The Economist March 5Th 2011 Essay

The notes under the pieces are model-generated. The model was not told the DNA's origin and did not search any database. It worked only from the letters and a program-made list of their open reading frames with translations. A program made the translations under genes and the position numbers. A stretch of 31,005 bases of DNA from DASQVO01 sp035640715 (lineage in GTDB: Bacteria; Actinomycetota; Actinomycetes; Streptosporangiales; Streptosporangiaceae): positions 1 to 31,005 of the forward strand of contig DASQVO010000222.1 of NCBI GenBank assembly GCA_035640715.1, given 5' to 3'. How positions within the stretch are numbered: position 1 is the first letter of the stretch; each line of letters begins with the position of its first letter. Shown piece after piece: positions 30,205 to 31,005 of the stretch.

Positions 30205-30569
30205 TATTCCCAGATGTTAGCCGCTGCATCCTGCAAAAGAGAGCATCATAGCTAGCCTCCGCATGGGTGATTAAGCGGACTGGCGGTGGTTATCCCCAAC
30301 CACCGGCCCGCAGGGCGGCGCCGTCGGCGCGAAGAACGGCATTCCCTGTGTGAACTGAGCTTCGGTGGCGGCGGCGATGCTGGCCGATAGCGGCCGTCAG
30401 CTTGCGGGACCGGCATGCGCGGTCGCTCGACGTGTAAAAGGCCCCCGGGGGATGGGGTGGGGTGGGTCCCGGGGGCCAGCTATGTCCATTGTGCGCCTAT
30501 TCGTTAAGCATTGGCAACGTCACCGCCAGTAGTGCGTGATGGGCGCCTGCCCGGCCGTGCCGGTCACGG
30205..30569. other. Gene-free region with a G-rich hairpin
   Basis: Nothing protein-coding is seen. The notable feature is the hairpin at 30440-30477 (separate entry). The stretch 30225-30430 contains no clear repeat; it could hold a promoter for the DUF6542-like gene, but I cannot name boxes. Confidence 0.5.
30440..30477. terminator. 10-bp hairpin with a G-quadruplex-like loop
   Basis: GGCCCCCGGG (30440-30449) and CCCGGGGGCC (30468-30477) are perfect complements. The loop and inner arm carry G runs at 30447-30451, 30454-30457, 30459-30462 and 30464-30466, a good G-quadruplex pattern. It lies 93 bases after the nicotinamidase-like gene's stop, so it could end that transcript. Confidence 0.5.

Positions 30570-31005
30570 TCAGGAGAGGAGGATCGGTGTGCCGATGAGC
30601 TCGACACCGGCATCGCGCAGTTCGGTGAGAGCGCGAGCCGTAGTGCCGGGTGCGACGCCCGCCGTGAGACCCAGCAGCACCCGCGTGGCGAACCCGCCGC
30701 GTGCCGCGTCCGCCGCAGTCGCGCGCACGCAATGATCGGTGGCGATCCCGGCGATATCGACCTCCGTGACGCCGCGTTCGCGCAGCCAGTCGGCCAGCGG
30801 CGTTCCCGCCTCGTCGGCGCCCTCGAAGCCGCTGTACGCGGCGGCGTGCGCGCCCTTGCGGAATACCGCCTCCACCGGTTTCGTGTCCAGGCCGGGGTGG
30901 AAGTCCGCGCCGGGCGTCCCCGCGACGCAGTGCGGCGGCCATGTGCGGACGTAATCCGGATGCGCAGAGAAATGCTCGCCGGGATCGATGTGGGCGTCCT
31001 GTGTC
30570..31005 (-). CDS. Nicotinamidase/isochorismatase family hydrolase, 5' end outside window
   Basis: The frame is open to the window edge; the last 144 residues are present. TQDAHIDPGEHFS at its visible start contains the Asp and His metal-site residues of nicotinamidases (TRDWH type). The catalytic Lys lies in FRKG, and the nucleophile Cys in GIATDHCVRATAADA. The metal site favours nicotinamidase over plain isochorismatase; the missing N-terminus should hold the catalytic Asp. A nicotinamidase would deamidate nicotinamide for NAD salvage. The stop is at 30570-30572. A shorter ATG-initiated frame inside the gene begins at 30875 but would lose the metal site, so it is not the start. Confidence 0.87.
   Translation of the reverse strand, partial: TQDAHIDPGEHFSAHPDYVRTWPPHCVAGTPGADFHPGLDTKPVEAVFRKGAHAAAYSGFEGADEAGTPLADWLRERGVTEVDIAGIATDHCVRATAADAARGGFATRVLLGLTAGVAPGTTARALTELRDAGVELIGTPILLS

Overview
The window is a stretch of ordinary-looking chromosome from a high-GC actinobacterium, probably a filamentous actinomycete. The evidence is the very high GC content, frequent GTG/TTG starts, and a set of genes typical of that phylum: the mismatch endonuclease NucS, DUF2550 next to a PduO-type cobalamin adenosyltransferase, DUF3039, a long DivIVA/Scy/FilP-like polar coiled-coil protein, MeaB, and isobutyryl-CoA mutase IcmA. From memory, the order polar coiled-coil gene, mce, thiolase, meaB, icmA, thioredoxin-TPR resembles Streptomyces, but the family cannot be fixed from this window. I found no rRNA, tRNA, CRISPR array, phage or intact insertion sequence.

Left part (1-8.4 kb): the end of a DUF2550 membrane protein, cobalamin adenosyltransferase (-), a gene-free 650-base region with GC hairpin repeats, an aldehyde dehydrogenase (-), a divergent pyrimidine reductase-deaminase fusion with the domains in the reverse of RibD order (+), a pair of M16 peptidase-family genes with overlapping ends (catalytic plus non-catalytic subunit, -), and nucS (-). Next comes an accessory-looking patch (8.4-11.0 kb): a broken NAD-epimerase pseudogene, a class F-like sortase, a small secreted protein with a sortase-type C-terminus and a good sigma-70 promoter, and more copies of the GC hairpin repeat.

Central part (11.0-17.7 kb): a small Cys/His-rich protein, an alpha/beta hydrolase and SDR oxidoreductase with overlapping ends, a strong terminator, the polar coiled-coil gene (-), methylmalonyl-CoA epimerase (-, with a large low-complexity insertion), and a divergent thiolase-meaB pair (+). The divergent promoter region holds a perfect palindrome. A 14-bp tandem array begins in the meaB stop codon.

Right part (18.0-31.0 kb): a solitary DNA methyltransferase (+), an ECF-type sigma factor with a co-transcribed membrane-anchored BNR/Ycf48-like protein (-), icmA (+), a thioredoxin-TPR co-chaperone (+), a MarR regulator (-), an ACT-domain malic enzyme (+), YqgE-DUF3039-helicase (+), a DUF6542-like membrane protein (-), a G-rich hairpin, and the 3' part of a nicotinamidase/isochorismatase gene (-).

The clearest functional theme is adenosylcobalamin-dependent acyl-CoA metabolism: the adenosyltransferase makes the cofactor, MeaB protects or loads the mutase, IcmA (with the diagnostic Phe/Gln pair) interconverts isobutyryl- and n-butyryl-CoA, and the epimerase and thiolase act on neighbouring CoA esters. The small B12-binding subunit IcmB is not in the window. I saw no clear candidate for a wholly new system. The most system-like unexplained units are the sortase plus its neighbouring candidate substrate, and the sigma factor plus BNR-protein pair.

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The Economist March , 2011 The world this week Leaders Letters Briefing United States The Americas Asia Middle East & Africa Europe Britain International A special report on property Business Briefing Finance and Economics Science & Technology Books & Arts Obituary Politics this week Fighting between forces loyal to Libya's leader, Muammar Qaddafi, and his opponents in the east grew fiercer. He remains in control of Tripoli, the capital, and is battling to seize back towns under rebel control. Western and Arab leaders discussed whether a no-fly zone should be imposed. See article The UN said that the humanitarian situation caused by the fighting was dire, with more than 100,000 refugees from Libya in makeshift camps across the borders with Egypt and Tunisia. The UN suspended Libya from the Human Rights Council; the International Criminal Court opened an investigation into possible crimes against humanity committed by Libya's leaders. See article The Egyptian prime minister, Ahmed Shafiq, stepped down, as did the Tunisian prime minister, Mohamed Ghannouchi. Protests continued in both countries, with pro-democracy campaigners complaining about the slow pace of reform and the continuing presence of allies of the former regimes. See article Demonstrations got angrier in Yemen's capital, Sana'a, and in other towns across the country. At least 27 people are reported to have been killed since the protests began a few weeks ago. President Ali Abdullah Saleh's offer to form a unity government failed to quell the unrest. See article At least one person was killed in protests by jobless and ill-paid youths in Sohar, a port city in hitherto peaceful Oman. Days later, however, thousands of Omanis took to the streets in support of Sultan Qaboos, who has promised reform. See article Mir Hossein Mousavi and Mehdi Karroubi, leaders of the Iranian opposition Green

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